After more than three years, almost 200,000 dead in Syria, the near collapse of Iraq, and the rise of the world’s most sinister terrorist army — the Islamic State in Iraq and Syria, which has conquered vast swaths of both countries — President Obama’s admission this week that “we don’t have a strategy yet” to deal with this threat is startling. It is also dangerous.
Eighty days have passed since former army general Abdel Fattah al-Sisi has been elected as Egypt's president, and already 82 percent of Egyptians are happy with his performance, according to a Baseera poll.
Baseera, the Egyptian Centre for Public Opinion Research, said in a poll released on Sunday that only eight percent of the sample it interviewed over the phone said they were unhappy with the new president's performance. Ten percent of the sample said they couldn't identify their position.
The Threat of ISIS Demands a Global Coalition
In a polarized region and a complicated world, the Islamic State in Iraq and Syria presents a unifying threat to a broad array of countries, including the United States. What’s needed to confront its nihilistic vision and genocidal agenda is a global coalition using political, humanitarian, economic, law enforcement and intelligence tools to support military force.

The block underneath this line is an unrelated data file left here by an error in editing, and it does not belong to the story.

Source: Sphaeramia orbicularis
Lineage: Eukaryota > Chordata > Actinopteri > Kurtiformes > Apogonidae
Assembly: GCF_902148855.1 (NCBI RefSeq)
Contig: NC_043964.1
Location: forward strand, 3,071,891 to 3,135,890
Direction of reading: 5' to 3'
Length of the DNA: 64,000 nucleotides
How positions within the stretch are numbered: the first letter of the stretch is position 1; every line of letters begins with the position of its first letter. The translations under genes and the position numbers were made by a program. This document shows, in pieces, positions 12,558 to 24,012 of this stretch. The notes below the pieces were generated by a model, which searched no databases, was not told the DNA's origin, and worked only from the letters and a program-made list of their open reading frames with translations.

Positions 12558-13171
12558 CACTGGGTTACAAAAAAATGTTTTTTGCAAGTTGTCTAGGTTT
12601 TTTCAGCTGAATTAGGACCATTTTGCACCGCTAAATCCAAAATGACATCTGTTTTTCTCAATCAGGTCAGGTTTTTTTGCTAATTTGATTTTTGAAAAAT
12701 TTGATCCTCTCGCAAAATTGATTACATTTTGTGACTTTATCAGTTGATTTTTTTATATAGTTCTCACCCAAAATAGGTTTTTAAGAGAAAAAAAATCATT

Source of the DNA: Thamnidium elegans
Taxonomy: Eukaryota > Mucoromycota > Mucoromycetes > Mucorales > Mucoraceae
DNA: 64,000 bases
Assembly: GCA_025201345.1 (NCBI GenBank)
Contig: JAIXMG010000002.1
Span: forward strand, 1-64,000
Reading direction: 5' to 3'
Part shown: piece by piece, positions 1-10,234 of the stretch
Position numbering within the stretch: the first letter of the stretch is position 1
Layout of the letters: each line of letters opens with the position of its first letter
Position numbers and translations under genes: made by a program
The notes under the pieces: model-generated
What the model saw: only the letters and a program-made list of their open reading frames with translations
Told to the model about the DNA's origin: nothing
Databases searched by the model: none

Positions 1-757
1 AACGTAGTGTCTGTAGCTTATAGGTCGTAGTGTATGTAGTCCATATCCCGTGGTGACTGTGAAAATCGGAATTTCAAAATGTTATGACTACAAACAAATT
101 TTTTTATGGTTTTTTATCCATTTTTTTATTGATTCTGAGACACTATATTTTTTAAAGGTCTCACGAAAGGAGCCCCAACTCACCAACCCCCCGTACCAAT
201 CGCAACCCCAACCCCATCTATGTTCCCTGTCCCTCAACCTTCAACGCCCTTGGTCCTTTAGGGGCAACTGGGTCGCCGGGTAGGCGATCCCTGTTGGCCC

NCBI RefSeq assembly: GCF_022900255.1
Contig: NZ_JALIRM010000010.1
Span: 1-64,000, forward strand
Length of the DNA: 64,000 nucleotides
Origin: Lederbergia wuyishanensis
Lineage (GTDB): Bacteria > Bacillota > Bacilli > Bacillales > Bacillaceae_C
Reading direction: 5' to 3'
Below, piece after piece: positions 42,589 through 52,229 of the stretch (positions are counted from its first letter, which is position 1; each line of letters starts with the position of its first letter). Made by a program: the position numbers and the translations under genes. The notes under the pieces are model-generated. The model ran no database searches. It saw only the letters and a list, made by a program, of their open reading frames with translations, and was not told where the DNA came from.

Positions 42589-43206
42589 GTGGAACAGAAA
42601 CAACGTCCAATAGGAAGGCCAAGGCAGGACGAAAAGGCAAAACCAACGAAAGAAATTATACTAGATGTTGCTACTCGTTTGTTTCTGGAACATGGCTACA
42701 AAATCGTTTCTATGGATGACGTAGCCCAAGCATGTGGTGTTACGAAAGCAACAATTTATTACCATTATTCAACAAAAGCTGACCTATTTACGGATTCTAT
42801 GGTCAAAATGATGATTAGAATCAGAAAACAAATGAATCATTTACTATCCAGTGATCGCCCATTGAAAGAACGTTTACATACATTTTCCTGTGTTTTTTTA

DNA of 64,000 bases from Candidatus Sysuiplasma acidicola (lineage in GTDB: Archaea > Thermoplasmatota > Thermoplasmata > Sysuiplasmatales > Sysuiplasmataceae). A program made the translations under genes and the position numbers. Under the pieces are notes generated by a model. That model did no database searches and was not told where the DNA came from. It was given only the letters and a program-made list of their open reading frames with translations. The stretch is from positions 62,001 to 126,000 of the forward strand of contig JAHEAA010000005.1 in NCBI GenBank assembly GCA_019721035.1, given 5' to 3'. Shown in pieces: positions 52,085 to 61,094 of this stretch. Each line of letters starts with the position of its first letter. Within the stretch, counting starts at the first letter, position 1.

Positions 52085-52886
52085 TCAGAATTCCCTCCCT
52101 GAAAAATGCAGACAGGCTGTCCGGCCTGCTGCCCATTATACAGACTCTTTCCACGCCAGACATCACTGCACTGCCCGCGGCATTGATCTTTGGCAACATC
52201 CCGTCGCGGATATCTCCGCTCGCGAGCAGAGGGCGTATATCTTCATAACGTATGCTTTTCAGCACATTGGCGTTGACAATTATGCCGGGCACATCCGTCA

A congressional delegation consisting of members of the Congressional Black Caucus, led by Rep. Eddie Bernice Johnson (D-TX), met with President Sisi for a conversation on Egypt’s future and Egypt's transitional roadmap.
Other delegates included Rep. Sheila Jackson Lee (D-TX, Rep. Donald Payne Jr. (D-NJ), Rep. Andre Carson (D-IN), and several congressional aides.
Topics included Egypt's dire economic conditions and the challenges posed to the country by poor infrastructure.
Additionally, Sisi insisted his government was making progress towards implementing the steps of the roadmap, and he assured the members of the delegation that parliamentary elections would be held by the end of the year.
The same delegation met today with Defense Minister Col. Gen. Sedki Sobhi in order to discuss mutual concerns about stability and security in the region.
Mr. Davutoglu fervently believed that the Arab Spring had finally provided Turkey with a historic opportunity to put these ideas into practice. He predicted that the overthrown dictatorships would be replaced with Islamic regimes, thus creating a regional “Muslim Brotherhood belt” under Turkey’s leadership.
In the late 1990s, as Turkey was reeling from various political and economic crises, there was a nationwide debate over European Union membership and whether Turkish accession to the union would solve the country’s problems.
Coptic Solidarity is a U.S. public charity organization under section 501 (C) (3) of the Internal Revenue Code. Contributions are deductible under Section 170 of the Code.
Coptic Solidarity 2014 Conference
The Annual Conference was held in Washington, D.C. on June 26-28, 2014.